Book Review by Steve Matthews of Bookends.
Tea Shop Walks: Walks to the best tea shops & cafes in the Lake District. By Vivienne Crow. Northern Eye Books. £5.99.
For some of us, a walk in the Lake District is a walk across the fells, a hike, a route-march, a physical challenge, mind and body pitted against the elements, climbing the heights and roaming the lonely spaces, conquering Scafell and Skiddaw and Helvellyn, pushing the body to exhaustion, battling the wind and the rain, the sudden storms and those occasional brilliant bursts of sunlight and experiencing the wonder of the fells with something akin to ecstasy.
For others, it is a Sunday afternoon’s stroll, nothing more than a few miles, five at the most, done at a leisurely pace, an afternoon for the quiet contemplation of the changing face of nature, completed with a warm cup of of tea in a comfortable cosy cafe where you congratulate yourself on an hour or two well spent and restore your energies with a generous slice of cake.
For those sensible people who belong to the latter category, Vivienne Crow has compiled the ideal guide.
There are ten walks and ten cafes. There’s Brew at Heidi’s in Grasmere. You start there and if you complete your four and a half mile trek over Helm Crag, - “a fell topped by fascinating rock formations, the steep climb rewarded by grand views” - you can sit down and enjoy the Brew’s “array of mouth-watering cakes”.
The Rattle Ghyll, “tucked away in a quiet Ambleside alley”, serves up “tasty meat-free fare”. After a three mile walk to cross over the ancient stone arch of High Sweden Bridge, you can reward yourself with “a popular chilli full of pulses and vegetables” and feel suitably virtuous.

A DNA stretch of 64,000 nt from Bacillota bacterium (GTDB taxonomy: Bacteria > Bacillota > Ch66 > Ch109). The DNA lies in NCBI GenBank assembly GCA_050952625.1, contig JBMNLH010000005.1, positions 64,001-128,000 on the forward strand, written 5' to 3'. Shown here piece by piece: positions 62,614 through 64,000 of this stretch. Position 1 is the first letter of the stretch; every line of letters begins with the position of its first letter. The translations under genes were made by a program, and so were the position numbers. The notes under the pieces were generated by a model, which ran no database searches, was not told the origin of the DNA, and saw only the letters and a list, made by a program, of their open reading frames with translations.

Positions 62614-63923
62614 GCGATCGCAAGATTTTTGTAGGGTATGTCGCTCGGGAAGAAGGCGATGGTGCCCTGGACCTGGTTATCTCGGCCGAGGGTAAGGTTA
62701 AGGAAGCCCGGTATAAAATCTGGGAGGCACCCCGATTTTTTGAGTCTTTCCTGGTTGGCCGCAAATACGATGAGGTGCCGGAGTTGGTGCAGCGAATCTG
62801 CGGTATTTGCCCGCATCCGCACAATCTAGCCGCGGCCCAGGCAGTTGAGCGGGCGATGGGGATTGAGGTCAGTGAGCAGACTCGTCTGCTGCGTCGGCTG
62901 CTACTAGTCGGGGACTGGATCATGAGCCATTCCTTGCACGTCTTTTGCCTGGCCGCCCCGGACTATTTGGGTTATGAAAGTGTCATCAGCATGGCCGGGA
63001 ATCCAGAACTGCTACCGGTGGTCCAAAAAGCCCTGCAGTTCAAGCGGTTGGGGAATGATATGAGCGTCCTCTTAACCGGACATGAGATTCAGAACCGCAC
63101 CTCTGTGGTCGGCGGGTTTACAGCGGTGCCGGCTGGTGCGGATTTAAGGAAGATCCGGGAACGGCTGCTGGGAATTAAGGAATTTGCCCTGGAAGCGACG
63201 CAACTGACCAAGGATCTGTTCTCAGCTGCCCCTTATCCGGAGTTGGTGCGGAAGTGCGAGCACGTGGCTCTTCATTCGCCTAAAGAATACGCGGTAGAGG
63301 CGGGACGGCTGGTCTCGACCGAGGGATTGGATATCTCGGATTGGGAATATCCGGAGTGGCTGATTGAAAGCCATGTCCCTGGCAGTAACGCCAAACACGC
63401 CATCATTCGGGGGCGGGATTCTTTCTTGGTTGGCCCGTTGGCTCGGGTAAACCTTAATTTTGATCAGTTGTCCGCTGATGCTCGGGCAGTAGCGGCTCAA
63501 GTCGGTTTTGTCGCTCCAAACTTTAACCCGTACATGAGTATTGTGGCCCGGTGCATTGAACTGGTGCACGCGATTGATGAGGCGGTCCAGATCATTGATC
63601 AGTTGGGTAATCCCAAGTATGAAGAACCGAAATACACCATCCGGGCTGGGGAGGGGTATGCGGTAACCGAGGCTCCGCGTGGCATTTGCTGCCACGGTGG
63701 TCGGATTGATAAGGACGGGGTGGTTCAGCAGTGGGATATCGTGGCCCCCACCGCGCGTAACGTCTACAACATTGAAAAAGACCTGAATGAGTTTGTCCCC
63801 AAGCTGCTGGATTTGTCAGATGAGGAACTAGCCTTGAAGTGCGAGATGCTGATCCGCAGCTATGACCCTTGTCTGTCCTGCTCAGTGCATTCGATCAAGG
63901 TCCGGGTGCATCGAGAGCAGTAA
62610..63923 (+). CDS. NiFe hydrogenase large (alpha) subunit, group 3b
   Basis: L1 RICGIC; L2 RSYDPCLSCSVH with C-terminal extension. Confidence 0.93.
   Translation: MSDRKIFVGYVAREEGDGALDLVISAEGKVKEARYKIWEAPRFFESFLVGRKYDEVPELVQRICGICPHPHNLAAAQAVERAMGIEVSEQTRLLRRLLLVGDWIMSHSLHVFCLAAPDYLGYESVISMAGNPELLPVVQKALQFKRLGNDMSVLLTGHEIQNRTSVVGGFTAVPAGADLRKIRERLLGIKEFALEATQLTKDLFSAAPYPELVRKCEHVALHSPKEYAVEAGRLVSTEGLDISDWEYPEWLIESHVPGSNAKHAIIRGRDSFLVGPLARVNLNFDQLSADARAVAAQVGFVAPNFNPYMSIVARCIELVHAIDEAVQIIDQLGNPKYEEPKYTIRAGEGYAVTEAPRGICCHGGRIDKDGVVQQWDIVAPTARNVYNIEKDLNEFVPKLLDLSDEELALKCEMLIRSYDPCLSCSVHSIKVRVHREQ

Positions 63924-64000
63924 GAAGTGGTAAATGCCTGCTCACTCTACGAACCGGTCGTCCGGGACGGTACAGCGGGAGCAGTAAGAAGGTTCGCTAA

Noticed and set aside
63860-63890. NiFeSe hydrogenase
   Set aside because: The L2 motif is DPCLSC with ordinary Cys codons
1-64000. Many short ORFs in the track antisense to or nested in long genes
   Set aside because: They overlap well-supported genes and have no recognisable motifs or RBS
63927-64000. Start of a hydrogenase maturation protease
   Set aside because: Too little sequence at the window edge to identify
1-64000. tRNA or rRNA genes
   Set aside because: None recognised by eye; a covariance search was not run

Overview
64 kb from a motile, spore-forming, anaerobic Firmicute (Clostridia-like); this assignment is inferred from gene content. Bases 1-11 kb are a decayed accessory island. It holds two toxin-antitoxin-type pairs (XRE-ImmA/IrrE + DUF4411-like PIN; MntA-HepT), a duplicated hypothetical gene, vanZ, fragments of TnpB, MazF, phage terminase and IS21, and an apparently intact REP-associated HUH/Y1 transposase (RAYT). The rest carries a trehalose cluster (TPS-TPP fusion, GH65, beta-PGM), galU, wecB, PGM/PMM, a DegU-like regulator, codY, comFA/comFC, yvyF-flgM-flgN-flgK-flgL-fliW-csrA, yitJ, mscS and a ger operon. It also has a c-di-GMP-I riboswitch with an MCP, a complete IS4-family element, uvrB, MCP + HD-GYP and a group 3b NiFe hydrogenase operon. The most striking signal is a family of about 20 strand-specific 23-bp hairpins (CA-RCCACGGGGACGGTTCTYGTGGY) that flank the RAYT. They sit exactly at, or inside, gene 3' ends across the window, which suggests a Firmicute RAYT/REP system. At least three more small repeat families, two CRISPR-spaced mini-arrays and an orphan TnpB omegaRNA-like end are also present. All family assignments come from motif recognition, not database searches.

For those who would venture the five miles round Great Langdale there’s the Elterwater Cafe which will be pleased to supply both breakfasts and afternoon teas.
If you’re walking through the woods on the western shore of Windermere, there’s no better place to rest your weary feet than the Cafe in the Courtyard at the Claife viewing Station. “It’s a no-frills place” and their Ferryman’s Lunch is “served in re-cyclable cardboard containers”.
There’s an attractive walk along the disused railway line at Coniston completed by a return along the lake shore. In the busy little Bluebird Cafe you can lunch on jacket potatoes and pasta and salads.
You need to give yourself three hours to complete the five mile walk from the welcoming Croft House Farm Cafe on Buttermere. Those five miles will take you on “a varied walk taking in a lake-side path, a hidden valley and a low ridge with magnificent views” and at the end, you can eat and drink your fill at the cafe which offers “simple lunches and warming drinks”.
The Flock In at Rosthwaite offers pasties and stews made from the sheep pastured on their own farm. The Lingholm Kitchen near the shores of Derwentwater makes its own artisan bread and cakes.
The Watermill Cafe is always ready with that bowl of hot, warming soup on a chilly winter’s day, and, if you’re there in the summer months, you can sit in the garden and enjoy licking an ice-cream and watching the Caldbeck cricket team at play. The attractive “sylvan” walk will take you along the river to the Howk and along the lanes to the edge of the fells at Nether Row.
This is an attractively presented little guide. The ten pleasing walks take you through scenery that mixes the drama of the fells with the peacefulness of the wooded valleys and the lake shores. There are enticing photographs, clear maps, neat directions and a description of those all-important tea- shops.
What more could the sensible walker want?